Opioid Epidemic Linked to Greater Number of Heart Infections in the US
Preliminary research by the American Heart Association suggests the opioid epidemic in the United States may have led to an increase in the number of strokes due to bacterial infections of the heart (infective endocarditis).
Preliminary research by the American Heart Association suggests the opioid epidemic in the United States may have led to an increase in the number of strokes due to bacterial infections of the heart (infective endocarditis). The occurrence of endocarditis from intravenous (IV) drug use has increased dramatically over the 4 years the study was conducted, showing that patients with endocarditis due to IV drug use were almost twice as likely to suffer a stroke as those with endocarditis from other causes.
A serious and sometimes fatal condition, endocarditis occurs when bacteria in the blood reaches the heart lining, valves, or blood vessels, affecting up to 47,000 people in the United States annually. IV drug use is a risk factor for the disease, as bacteria from the injection needle enters the blood stream, potentially infecting the heart.
Over the course of the 4-year study, instances of endocarditis from IV drug use increased by 630%. Patients who contracted the disease from IV drug use had a 26% likelihood of suffering a stroke, compared to 14% among patients with endocarditis from other causes. Additionally, patients with endocarditis from IV drug use were more likely to be homeless, unemployed, and uninsured.
“The wider societal impact of the opioid epidemic is not well understood,” said Sahid M. Nimjee, MD, PhD, associate professor of neurosurgery, surgical director of the Comprehensive Stroke Center at Ohio State University’s Wexner Medical Center and the study’s lead author, in a press release. “Our research suggests that the impact of the opioid epidemic is far-reaching and contributes to increased costs in the criminal justice, health care systems and the workplace. The increased costs can be particularly substantial for stroke care.”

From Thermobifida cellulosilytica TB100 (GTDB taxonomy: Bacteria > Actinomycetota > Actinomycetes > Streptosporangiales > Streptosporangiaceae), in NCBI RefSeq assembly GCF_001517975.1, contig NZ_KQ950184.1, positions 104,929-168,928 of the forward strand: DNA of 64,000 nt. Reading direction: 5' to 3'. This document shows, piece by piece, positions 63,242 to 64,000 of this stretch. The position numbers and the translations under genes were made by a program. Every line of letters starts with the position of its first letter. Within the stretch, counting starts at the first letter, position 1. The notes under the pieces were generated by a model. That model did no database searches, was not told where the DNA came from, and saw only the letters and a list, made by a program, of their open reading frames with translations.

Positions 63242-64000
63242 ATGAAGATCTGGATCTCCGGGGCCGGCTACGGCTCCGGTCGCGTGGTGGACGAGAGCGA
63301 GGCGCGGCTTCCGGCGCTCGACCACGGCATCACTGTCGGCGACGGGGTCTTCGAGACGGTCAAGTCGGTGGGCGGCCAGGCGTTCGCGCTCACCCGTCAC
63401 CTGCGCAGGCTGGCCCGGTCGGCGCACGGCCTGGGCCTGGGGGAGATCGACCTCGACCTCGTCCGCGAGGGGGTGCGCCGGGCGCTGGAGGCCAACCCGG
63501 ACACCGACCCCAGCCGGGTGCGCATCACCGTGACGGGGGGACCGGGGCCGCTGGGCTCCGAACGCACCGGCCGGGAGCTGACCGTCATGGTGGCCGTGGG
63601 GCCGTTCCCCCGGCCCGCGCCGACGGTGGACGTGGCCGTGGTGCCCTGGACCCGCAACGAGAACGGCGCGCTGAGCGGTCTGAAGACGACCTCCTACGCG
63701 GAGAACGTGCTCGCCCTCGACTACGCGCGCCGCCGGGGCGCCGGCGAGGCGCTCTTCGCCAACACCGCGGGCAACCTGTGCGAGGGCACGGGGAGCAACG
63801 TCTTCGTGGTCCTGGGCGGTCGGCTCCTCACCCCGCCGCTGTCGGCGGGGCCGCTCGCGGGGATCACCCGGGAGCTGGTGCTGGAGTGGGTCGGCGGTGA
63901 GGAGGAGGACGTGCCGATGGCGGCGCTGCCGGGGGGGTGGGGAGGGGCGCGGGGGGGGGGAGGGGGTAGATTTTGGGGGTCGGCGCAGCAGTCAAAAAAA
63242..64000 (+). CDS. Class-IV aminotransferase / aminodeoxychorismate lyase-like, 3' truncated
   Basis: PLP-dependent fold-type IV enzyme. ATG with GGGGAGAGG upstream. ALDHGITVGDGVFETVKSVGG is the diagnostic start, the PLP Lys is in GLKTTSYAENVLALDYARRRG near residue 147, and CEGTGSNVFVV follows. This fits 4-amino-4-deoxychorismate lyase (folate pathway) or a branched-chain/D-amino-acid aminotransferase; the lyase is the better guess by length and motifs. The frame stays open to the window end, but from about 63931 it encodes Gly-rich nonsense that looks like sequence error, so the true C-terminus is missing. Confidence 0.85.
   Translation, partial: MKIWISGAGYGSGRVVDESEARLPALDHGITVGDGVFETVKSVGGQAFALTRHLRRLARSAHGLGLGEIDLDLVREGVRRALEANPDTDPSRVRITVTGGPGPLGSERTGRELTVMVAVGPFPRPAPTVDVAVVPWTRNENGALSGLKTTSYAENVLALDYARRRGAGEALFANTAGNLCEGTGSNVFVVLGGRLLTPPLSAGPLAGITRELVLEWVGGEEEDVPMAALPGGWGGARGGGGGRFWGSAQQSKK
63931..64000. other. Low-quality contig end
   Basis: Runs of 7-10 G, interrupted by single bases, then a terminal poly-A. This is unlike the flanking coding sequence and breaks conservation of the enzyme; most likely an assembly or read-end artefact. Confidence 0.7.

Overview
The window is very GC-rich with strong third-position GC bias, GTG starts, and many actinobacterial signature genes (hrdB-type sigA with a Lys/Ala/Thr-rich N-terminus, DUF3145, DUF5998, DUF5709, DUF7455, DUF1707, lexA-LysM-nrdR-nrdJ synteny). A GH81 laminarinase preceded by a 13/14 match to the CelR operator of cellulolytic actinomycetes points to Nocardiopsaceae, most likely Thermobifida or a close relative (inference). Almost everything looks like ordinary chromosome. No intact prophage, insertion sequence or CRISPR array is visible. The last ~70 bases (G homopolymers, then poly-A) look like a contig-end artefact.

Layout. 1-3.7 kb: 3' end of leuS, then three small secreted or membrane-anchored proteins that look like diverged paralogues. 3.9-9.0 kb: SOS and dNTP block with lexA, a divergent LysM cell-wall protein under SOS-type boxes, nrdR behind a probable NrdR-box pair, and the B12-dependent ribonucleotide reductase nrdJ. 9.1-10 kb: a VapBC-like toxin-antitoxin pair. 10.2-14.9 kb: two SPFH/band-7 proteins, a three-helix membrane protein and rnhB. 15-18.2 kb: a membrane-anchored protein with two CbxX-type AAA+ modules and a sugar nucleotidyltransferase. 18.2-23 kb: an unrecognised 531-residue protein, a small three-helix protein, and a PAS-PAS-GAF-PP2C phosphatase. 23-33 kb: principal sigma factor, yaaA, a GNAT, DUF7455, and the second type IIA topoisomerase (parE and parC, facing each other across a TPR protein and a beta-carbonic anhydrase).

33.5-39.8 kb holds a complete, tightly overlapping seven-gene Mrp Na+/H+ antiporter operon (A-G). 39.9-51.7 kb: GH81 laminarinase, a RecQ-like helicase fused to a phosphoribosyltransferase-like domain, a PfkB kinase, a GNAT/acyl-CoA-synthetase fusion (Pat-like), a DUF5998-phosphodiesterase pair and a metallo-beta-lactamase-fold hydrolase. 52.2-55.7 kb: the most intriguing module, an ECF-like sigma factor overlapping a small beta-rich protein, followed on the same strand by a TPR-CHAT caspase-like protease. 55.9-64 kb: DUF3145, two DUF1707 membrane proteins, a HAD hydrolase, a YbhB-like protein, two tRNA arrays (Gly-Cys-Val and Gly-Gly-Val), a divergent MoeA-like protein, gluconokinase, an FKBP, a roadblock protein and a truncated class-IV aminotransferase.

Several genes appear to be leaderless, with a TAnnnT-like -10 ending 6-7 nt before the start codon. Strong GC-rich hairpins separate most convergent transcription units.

Medical costs among patients with endocarditis from IV drug use were more than two times higher than those with endocarditis from other causes, leading to a difference of more than $100,000 in health care costs per patient, according to the study.
The study included 351 patients treated for endocarditis between January 1, 2014, and July 1, 2018, at Ohio State University’s Wexner Medical Center. Nearly half of the patients had a history of IV drug use. The study did not control for other risk factors that could lead to stroke and included patients from only one hospital, so the findings may not apply to other groups of patients, according to the authors.
More heart infections and strokes in the US linked to national opioid epidemic [news release]. EurekAlert; March 11, 2021. Accessed March 15, 2021. https://www.eurekalert.org/pub_releases/2021-03/aha-mhi031021.php